Later this month, WHYY-TV will air Ken Burns and Lynn Novicks' 10-part documentary on the Vietnam War. U.S. forces withdrew from Vietnam in 1975. This story is part of WHYY's series examining how, more than four decades later, the country is still processing this defining and divisive conflict.
"The Vietnam War" series premieres Sept. 17 at 8 p.m. on WHYY-TV.
Tom English taught his first course about the Vietnam War in 1986, 11 years after Saigon fell to the North Vietnamese.
He was living in Virginia at the time, teaching at the all-girls Foxcroft School. As part of the lesson plan, he took his students at the buttoned-down boarding school to a showing of Platoon, director Oliver Stone's feverish portrayal of an Army unit at war with the Vietcong and itself.
"In those days, it was very recent," English recalled. "And the turmoil — the public turmoil — about the war was so very recent."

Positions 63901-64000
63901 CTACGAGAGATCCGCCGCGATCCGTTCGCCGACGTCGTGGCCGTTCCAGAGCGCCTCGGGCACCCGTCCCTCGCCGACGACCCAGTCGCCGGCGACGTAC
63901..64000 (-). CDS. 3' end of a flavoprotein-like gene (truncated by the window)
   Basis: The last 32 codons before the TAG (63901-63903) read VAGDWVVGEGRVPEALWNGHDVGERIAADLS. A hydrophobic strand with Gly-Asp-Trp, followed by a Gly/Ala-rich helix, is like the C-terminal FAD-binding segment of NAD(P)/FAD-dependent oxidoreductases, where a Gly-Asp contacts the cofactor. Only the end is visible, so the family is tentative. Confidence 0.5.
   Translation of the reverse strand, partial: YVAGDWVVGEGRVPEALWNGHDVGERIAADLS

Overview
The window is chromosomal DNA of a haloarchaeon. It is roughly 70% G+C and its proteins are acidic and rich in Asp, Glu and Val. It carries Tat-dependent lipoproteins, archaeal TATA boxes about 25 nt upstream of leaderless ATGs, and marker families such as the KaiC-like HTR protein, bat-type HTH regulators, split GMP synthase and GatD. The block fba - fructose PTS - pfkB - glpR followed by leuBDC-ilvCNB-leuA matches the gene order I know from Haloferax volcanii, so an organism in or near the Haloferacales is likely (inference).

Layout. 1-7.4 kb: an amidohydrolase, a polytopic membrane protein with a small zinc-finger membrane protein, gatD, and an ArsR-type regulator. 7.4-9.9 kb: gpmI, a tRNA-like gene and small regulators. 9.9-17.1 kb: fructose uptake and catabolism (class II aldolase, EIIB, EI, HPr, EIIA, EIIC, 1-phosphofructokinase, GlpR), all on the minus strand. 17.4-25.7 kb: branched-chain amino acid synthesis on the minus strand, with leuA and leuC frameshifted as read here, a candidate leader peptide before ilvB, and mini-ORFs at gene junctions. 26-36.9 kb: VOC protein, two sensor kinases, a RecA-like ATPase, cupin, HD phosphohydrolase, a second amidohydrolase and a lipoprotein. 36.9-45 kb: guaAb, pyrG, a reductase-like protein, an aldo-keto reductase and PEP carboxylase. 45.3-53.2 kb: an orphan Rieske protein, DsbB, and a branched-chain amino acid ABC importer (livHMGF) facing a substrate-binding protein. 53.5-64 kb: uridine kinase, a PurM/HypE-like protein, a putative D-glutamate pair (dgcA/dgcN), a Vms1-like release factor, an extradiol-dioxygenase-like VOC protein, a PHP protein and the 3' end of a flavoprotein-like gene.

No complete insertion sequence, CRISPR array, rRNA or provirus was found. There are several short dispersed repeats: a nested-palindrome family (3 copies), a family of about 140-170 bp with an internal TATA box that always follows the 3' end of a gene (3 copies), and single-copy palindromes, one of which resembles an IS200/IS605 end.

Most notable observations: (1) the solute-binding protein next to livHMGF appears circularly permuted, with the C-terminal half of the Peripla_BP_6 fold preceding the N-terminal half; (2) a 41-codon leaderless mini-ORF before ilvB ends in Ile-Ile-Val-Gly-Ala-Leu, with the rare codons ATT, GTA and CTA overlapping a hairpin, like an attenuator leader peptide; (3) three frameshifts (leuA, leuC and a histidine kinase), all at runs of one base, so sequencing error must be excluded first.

The father of one of the girls in his class had served as a surgeon in Vietnam, English remembered. More than a decade after his service, the father refused to divulge any details of his time in combat. That is, until his daughter took English's class.
After his students saw Platoon and studied the conflict, the student's father opened up. On a ride back to Foxcroft after a weekend at home, father and daughter spent three hours discussing his experience in Vietnam, "which he would only do because she had taken a class and seemed to have some understanding of the subject," English said. "Which made me very, very happy."
For English, teaching about Vietnam in those early days was a form of therapy. Classrooms provided the safety and perspective that students needed to process a conflict that could be difficult to discuss in other settings.
This fall, English begins his 41st and final year as a teacher. He still teaches Vietnam, now at the liberal-leaning George School in Newtown, Bucks County.
Today's students, he said, have less interest in the war than they do in the anti-war movement. Four decades after Vietnam ended, English's charges tend to identify with the counterculture spawned by war resistance.
English likes to play them the 1966 hit song "Ballad of the Green Berets" to remind them lots of people — including young people — supported the war.
"What I try to get across now is the deep division of the country," English said.